Monday, June 20, 2011

The Sucess Political Stories of AK Party Turkey

It’s not the economy, stupid

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Well, at least not entirely, if you try to explain the ruling Justice and Development Party’s, or AKP’s, success in last week’s general elections.

This is not to say that economics is not important. Academic studies consistently find that the economy matters a great deal in elections, as Clinton campaign strategist James Carville famously noted during the 1992 U.S. presidential race.

The last three Turkish elections provide the ultimate litmus test. Turkey entered the 2007 July general elections with favorable economic conditions. The first signs of a slowdown appeared in the summer of 2008, mainly due to domestic factors. The economy then hit its nadir, in terms of growth and unemployment, around the 2009 March local elections.

Although first-quarter growth will be released at the end of this month, and we only have unemployment figures until March, leading indicators hint that the economy could have as well reached its zenith right before last week’s elections.

As such, the fact that the AKP’s votes decreased from 47 percent in 2007 to 39 percent in 2009 and then jumped back to 50 percent last week should maybe come as no surprise. I have been looking at polling company KONDA’s March 2009 and June 2011 surveys to gain more insight on voting preferences.

Both surveys have questions on which party the respondent would vote for and why. There are also questions about who respondents voted for in the 2007 general elections as well as questions on economic and political perceptions and control questions.

The votes the AKP “lost” in 2009 seem to have resulted almost entirely from the worsening economic conditions. Stating that her living standards had worsened since the 2007 general elections was the only factor that can explain a former AKP voter’s decision not to go for the party in 2009. This relationship is especially strong among older and more educated respondents. Researchers using provincial and survey data have found similar results for the 1995 and 2007 elections.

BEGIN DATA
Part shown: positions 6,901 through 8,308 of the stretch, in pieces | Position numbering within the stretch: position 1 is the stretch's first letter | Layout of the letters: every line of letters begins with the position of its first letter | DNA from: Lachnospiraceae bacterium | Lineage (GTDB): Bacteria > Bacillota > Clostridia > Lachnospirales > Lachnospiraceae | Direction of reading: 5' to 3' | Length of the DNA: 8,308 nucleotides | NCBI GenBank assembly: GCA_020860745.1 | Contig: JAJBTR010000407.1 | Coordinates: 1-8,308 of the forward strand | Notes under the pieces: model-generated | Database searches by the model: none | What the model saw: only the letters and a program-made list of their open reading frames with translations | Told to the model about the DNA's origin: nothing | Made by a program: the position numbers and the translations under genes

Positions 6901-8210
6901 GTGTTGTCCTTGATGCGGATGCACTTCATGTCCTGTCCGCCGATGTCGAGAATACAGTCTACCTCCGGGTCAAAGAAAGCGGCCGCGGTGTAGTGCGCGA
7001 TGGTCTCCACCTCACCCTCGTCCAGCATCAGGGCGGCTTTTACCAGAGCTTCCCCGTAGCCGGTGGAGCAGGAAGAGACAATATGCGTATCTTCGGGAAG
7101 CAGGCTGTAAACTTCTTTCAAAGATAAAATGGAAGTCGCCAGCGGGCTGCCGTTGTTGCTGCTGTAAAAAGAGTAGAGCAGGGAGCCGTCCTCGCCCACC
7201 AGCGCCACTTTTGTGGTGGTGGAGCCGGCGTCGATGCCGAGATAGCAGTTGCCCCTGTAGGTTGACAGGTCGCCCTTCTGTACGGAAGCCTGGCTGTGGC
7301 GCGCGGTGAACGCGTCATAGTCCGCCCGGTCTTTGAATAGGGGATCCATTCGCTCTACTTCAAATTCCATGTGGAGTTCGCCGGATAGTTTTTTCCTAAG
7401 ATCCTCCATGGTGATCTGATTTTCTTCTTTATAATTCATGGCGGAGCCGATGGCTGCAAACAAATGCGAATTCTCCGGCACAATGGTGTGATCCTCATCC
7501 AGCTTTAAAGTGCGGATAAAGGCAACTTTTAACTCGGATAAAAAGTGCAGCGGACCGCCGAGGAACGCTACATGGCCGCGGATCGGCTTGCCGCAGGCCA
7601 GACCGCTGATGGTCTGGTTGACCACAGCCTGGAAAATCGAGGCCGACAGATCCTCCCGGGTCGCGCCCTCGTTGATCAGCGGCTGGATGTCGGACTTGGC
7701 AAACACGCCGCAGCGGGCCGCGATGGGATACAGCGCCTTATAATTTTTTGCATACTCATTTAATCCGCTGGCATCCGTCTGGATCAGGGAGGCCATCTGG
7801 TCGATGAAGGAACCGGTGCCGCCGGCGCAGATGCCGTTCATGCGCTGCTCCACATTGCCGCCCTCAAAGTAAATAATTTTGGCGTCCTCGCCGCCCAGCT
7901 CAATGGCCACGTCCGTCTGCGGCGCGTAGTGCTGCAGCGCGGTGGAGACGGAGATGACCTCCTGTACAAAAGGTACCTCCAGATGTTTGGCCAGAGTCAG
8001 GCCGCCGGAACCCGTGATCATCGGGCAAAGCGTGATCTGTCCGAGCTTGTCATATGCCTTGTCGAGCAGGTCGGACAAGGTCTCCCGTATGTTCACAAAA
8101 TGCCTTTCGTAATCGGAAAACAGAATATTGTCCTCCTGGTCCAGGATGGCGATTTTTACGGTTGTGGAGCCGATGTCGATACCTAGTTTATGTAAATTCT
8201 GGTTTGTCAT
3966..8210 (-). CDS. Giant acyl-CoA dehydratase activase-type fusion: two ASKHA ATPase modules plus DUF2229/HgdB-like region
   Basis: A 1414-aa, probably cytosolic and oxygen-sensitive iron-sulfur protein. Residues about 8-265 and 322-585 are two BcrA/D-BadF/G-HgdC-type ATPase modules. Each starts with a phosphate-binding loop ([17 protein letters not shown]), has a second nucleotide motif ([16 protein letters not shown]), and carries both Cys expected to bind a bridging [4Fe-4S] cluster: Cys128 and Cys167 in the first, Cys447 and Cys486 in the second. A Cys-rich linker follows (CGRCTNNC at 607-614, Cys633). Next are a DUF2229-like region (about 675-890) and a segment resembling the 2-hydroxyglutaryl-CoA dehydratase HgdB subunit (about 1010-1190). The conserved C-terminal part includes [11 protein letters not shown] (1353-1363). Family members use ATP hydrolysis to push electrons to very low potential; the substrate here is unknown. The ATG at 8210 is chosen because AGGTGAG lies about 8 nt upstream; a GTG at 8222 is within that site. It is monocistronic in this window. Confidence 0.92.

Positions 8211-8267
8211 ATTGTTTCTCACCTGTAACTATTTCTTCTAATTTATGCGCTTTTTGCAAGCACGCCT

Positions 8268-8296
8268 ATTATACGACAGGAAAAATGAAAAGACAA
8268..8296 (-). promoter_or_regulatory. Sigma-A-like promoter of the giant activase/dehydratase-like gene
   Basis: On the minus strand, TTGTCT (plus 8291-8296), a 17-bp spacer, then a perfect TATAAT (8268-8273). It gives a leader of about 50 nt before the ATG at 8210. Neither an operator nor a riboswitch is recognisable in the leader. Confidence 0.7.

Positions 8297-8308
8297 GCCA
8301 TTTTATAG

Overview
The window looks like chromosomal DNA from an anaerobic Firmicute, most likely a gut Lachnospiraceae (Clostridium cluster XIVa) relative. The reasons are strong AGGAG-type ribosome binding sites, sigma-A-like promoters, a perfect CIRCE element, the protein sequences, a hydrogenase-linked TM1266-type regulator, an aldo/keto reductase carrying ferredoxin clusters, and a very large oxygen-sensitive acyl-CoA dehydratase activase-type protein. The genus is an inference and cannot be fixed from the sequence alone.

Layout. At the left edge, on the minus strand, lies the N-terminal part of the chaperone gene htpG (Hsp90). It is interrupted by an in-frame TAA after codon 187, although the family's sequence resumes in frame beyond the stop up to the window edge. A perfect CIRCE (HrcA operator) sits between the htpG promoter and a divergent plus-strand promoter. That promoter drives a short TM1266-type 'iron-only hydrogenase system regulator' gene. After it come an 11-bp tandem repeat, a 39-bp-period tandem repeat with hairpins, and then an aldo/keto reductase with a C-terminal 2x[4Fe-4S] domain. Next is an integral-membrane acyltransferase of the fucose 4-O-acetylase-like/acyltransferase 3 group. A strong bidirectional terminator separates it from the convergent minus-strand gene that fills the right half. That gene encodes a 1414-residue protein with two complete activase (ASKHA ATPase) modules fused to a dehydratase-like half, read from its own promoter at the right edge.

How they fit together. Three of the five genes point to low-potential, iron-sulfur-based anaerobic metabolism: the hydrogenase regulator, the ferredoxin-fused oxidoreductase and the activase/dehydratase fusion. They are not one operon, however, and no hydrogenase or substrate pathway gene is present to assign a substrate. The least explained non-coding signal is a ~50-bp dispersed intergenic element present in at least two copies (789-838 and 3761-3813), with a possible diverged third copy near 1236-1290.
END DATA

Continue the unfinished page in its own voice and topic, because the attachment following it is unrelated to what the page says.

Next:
But it is nevertheless remarkable that the AKP could muster support from nearly 40 percent of the electorate despite such unfavorable economic conditions in 2009. Moreover, the voting model developed by Ali Akarca and Aysıt Tansel, which includes growth and inflation as economic variables, underestimated the AKP’s vote last week by more than 5 percent. So maybe, there is more to Turkish elections than just the economy. Again, KONDA surveys offer clues.

First, there is the Erdoğan factor: According to KONDA polls, the tendency to vote for a party because of its leader is much stronger in the AKP than in other parties. Moreover, Recep Tayyip Erdoğan’s charms have grown, as more than half of AKP supporters now say that they vote for him.

Second, nearly 40 percent of respondents consider themselves right wing, compared to 20 percent who are left wingers, so the opposition Republican People’s Party, or CHP, is starting with a much lower voter base. However, their cause is not lost, as the remaining 40 percent are like Beşiktaş’s Ricardo Quaresma: They can play either wing.

When seen in this way, the CHP could be considered successful in the elections despite the consensus opinion to the contrary. As for the AKP, they have the economy, voter political tendencies and Erdoğan to thank for their success.

Emre Deliveli is a freelance consultant and columnist for Hürriyet Daily News and Forbes as well as a contributor to Roubini Global Economics. Follow his blog at

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